A woman is succeeded in a job by a man, and he is paid more than she was. He is then succeeded by another woman, and the pay goes down again. Is that a violation of the Equal Pay Act? In more or less these circumstances, eight U.S. circuit courts of appeals have said yes. Jeffrey Zuckerman, President Reagan's nominee to be general counsel to the Equal Employment Opportunity Commission, says no. For a violation to occur, in his view, the man and woman would have to be working at the same job at the same time.

Should Zuckerman be confirmed? The Senate Labor and Human Resources Committee is now deciding. The nomination presents a difficult choice, a classic of its kind. The position involved is powerful enough -- the general counsel is the government's chief equal employment opportunity enforcement officer -- but it is also obscure; it is not the sort that normally provokes a confirmation fight. The nominee has an enviable professional record. He went from Yale Law School to a large New York law firm, then to the Justice Department as special assistant to the head of the antitrust division in the first Reagan term. At the start of the second term he shifted to EEOC, a new field for him, as chief of staff to the chairman, Clarence Thomas.

Considerable opposition has developed to Zuckerman. Though it violates the elaborate ritual of confirmation to say so, it is plain that this has to do not with his probity or professional credentials but with his views. Civil rights groups and groups that speak for the elderly have decided, on the strength of his record as chief of staff, that Zuckerman has no enthusiasm for enforcement of the equal employment opportunity laws -- on the contrary, that wherever given a choice between enforcing and not, sometimes even where there is no choice, he almost invariably leans toward not. They see him as a clever but deliberate misreader of the law, a man who would always seek out excuses not to act. To an extraordinary degree for a job at this level, these groups have lined up against him. Hungry for victory, perhaps sensing one, they have piled on. The sympathetic committee -- all its Democrats are liberals, several of its Republicans liberal-to-moderates -- has bent with the pressure.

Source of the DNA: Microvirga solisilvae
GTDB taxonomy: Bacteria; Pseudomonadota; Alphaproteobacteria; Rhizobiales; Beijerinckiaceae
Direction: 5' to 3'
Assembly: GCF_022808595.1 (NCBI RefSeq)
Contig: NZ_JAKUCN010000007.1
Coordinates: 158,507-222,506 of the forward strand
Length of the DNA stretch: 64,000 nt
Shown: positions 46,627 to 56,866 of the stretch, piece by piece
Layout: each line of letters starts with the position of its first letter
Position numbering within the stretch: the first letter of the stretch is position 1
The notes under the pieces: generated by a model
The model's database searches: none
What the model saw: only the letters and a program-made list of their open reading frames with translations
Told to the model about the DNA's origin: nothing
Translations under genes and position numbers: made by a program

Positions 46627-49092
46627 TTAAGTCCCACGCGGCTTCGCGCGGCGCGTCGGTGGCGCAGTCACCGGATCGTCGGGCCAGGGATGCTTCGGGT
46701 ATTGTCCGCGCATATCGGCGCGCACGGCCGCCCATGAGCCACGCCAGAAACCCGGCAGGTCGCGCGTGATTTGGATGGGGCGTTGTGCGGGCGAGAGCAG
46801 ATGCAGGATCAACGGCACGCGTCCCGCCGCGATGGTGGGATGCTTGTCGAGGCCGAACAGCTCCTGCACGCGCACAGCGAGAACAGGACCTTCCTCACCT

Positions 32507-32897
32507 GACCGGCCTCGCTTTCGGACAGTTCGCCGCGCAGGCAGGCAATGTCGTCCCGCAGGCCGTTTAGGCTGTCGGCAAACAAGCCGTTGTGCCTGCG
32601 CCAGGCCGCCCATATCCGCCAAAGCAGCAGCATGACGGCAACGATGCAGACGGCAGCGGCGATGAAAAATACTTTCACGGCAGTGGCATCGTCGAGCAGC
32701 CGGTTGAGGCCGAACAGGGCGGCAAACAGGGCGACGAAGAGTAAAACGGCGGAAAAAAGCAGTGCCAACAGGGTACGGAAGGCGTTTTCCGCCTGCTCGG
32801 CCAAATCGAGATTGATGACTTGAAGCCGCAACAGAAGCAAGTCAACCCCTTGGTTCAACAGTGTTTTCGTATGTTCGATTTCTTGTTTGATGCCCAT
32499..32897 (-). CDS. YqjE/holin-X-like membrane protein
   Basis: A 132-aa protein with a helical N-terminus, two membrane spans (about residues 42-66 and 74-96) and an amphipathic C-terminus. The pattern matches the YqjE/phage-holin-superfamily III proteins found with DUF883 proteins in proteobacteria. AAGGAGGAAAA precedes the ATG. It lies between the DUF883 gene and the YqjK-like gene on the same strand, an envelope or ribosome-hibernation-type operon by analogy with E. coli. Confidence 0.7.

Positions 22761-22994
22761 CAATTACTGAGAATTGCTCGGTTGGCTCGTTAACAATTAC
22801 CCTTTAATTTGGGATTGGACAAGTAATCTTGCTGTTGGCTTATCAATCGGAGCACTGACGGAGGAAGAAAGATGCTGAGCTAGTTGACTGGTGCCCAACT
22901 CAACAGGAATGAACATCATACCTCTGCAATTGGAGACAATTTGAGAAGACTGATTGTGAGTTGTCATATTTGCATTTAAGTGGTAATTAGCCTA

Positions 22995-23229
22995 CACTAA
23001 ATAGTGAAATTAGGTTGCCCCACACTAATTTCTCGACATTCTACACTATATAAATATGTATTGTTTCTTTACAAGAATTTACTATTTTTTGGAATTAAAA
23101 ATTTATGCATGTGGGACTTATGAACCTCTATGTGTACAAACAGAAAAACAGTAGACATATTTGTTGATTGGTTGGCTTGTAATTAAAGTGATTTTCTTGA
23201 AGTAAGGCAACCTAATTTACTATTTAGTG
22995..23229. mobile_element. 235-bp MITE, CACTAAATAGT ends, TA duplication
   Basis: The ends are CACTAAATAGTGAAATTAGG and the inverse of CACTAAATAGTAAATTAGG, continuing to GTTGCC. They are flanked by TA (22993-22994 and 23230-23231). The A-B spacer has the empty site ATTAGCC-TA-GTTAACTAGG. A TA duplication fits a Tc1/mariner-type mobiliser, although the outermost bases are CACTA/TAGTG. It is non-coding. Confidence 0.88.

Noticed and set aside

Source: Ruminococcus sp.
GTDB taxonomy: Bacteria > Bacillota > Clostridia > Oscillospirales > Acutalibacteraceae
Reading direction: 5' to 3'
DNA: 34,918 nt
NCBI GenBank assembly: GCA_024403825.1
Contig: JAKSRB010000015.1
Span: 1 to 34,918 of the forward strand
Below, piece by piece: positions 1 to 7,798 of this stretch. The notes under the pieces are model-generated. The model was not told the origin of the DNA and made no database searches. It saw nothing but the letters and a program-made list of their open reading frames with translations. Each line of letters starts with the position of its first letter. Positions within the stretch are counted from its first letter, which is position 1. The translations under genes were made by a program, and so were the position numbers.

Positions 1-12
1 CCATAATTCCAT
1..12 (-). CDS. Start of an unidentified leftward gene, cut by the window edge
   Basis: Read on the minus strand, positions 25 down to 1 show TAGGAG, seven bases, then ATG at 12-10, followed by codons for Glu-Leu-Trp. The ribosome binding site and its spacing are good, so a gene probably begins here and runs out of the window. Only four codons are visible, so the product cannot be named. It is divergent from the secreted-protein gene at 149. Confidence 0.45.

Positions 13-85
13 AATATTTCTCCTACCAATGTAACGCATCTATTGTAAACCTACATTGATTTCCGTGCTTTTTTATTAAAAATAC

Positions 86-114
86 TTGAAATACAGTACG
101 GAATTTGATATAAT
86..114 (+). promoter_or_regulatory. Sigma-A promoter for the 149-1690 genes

But it is not just a show of muscle that is occurring here. Nor is the only issue, as Zuckerman's defenders would like it thought, that he opposes preferential treatment -- quotas, goals, timetables, call it what you like -- to overcome the residue of past discrimination. He is not under attack for that. What his critics think is simpler than that: that Zuckerman doesn't really care a lot about discrimination in employment, and that he mocks the law.

The equal pay issue -- do they have to hold the jobs at the same time? -- is a case in point. He says that with so many appeals courts and the commission itself lined up against him, he would enforce the law. The question that his critics raise is: how vigorously? The question occurs because of where he stands on other such points of law -- small in themselves, a pattern in the aggregate. An employer has to lay people off and wants to lay objecting older workers off first, on the seemingly reasonable grounds that they have retirement benefits to fall back on. Can he do it? The commission and three courts of appeals have read the Age Discrimination in Employment Act to say no. Zuckerman thinks the answer should be yes, and pointed out (correctly) at his first hearing that appelate decisions are only binding inside the circuits where issued.

There are other examples. Are they disqualifying? The tradition, the comity in matters such as these is that, absent some compelling reason to the contrary, a president is entitled to his nominees -- that otherwise chaos ensues, that the confirmation process should not be used to go back through and try to undo the last election. But the last election wasn't about these issues. The EEOC general counsel is not an ordinary government lawyer. On the contrary: his job is to help decide who does and doesn't get help from the government in the field that finally seals it all -- access to jobs. Zuckerman's instincts would appear to be to grant such help sparingly. That's the question for the senators. Is that the kind of nominee they want for such a job?